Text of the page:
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English literature

2022/2023
Учебный год
ENG
Обучение ведется на английском языке
4
Кредиты
Статус:
Курс по выбору
Когда читается:
3-й курс, 1, 2 модуль

Преподаватели


Горошкова Рената Ришатовна

Course Syllabus

Abstract

The course begins with the major post-war American schools centered around Black Mountain College (Charles Olson’s “projective verse”) and the Beatniks in San Francisco. We will focus on the break with traditional forms, the push towards absolute sincerity of expression, and the exploration of non- heteronormative forms of sexuality. We then proceed to the major communitarian trends – Black nationalist poetry and feminism. We will also consider points of intersection between the two movements, as in the work of Audre Lorde. The next three sections of course examine working-class British poets, Irish poets that articulate a range of forms of national identity, and post- colonial poets from the Caribbean islands and the Indian subcontinent. The course closes with a discussion of political verse being written now.
Learning Objectives

Learning Objectives

  • In this course, we will read closely and discuss poems from a range of genres and styles, presenting a survey of contemporary Anglophone poetry with a special focus on politically engaged verse. Among our central themes will be political violence, poverty and oppression, marginalized voices and identities, and the reified forms of language itself.
Expected Learning Outcomes

Expected Learning Outcomes

  • Students will become acquainted with the major trends of Anglophone poetry after 1945 and many of the most significant poets writing in America, Britain and Ireland. Tracing the different forms of poems under discussion, students will develop a fine-tuned understanding of political engagement found in the how art can contribute to political struggle.
Course Contents

Course Contents

  • Introduction
  • Black Mountain School
  • Beatniks and Queer
  • Black Nationalism
  • After Black Nationalism
  • From Feminine to Feminism
  • From Feminism to Women of Color
  • British Working Class
  • Irish
  • Post-Colonial
  • Eco-Poetry
  • Current
Assessment Elements

Assessment Elements

  • non-blocking In-Class Participation
    Students are expected to attend all lectures and seminars and contribute to discussions. They need to be prepared for class by having read the assigned text(s). They contribute to seminar discussions by answering and asking questions relevant to the corresponding class section.
  • non-blocking Online Contribution
    Students post messages to the topics of the LMS online forum for initiated and/or follow-up discussions, either before or after classes.
  • non-blocking Tests
    In one or several lectures or seminars, students are given a test of 10 questions based on a short story/several short stories analyzed at lectures by the course instructor. The test is conducted at no advance notice. The exact number of tests and the questions they contain are kept secret. There can be no more than 10 tests conducted during the course. The test(s) cannot be retaken; if a student has missed a test, the result is marked 0 (zero). The mark for this course requirement is the mean of the marks for all the tests offered throughout the course duration.
  • non-blocking Presentation: Class Discussion Coordination Session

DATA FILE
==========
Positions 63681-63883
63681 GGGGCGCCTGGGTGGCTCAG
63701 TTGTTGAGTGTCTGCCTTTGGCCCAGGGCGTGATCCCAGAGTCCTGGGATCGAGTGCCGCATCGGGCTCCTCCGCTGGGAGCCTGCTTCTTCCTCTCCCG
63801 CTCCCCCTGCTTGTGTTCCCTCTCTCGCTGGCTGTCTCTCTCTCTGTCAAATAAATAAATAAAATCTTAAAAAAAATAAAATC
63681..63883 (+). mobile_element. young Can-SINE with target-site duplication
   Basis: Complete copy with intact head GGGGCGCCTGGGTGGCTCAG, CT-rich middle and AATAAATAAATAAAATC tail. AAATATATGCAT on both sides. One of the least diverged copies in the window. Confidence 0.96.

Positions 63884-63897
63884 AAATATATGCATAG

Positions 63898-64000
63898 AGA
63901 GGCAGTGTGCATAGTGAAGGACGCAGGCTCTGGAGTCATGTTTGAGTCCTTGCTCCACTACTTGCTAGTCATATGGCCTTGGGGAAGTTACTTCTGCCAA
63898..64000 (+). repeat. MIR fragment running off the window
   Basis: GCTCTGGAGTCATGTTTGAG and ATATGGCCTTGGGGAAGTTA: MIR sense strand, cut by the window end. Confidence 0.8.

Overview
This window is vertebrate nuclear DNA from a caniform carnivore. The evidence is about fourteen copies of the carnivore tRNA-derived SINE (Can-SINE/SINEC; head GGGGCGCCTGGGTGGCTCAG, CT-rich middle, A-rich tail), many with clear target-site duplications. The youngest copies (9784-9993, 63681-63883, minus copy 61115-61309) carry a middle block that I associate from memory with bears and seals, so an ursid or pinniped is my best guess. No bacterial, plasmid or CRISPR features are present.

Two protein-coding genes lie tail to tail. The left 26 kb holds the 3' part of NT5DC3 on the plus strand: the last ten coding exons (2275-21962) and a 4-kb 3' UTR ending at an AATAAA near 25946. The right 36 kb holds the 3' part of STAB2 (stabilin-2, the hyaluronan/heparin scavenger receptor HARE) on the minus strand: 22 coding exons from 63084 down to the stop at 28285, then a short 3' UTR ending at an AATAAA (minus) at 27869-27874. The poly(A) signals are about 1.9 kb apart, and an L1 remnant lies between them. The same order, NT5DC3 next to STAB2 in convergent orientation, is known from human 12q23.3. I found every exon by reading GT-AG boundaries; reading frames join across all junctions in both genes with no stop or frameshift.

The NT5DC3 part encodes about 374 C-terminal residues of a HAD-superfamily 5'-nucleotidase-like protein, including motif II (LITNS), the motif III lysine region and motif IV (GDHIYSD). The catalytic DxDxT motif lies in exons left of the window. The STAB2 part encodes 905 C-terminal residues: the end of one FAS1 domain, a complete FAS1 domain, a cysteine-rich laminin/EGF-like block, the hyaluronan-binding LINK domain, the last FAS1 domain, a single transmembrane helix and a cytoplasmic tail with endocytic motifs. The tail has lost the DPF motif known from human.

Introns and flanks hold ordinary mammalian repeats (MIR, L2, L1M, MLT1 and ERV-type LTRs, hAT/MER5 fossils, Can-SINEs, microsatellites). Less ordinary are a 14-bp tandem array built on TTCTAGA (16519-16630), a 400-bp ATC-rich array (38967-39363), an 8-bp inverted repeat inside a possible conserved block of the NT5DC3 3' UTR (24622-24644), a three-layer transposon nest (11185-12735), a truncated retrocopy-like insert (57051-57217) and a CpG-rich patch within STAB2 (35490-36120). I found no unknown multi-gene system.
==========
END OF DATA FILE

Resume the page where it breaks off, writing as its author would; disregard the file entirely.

At the beginning of the course, students sign up for 10 seminar sessions in the role of Class Discussion Moderators, 1-4 students per class, depending on the available number of time slots in one seminar. They select one short story from the course Short Story Pool that is recommended for discussion in the corresponding week, inform other students and the course instructor of their choice, and prepare to lead a 20-min discussion of the text at the class from the teacher’s perspective, finding and providing classmates with reading texts in advance. They conduct the discussion leaning on and/or presenting extra materials of their choice and finding, aiming at everybody’s understanding of the story and its place in literary history.
  • non-blocking Exam
    The exam is a test with 3-10 questions conducted on a proctored electronic platform. Its time limit is 3 hours from the officially scheduled beginning. Students are allowed to use their lecture notes and primary texts of the short stories. Neither written nor oral communication with classmates or any other persons is allowed: the student who gets caught asking questions and sharing materials is considered as a cheat violating academic integrity, while the exam is graded zero.
Interim Assessment

Interim Assessment

  • 2022/2023 2nd module
    0.3 * Exam + 0.25 * Presentation: Class Discussion Coordination Session + 0.25 * In-Class Participation + 0.1 * Tests + 0.1 * Online Contribution
Bibliography

Bibliography

Recommended Core Bibliography

  • Axelrod, S. G., Roman, C., & Travisano, T. J. (2012). The New Anthology of American Poetry : Postmodernisms 1950-Present. New Brunswick, N.J.: Rutgers University Press. Retrieved from http://search.ebscohost.com/login.aspx?direct=true&site=eds-live&db=edsebk&AN=549303
  • Matek, L., & Rehlicki, J. P. (2014). Facing the Crises : Anglophone Literature in the Postmodern World. Newcastle upon Tyne, UK: Cambridge Scholars Publishing. Retrieved from http://search.ebscohost.com/login.aspx?direct=true&site=eds-live&db=edsebk&AN=805810

Recommended Additional Bibliography

  • MacGowan, C. J. (2004). Twentieth-Century American Poetry. Maldon, MA: Wiley-Blackwell. Retrieved from http://search.ebscohost.com/login.aspx?direct=true&site=eds-live&db=edsebk&AN=231524
  • Young, R. (2016). Postcolonialism : An Historical Introduction. Chichester, West Sussex, UK: Wiley-Blackwell. Retrieved from http://search.ebscohost.com/login.aspx?direct=true&site=eds-live&db=edsebk&AN=1380042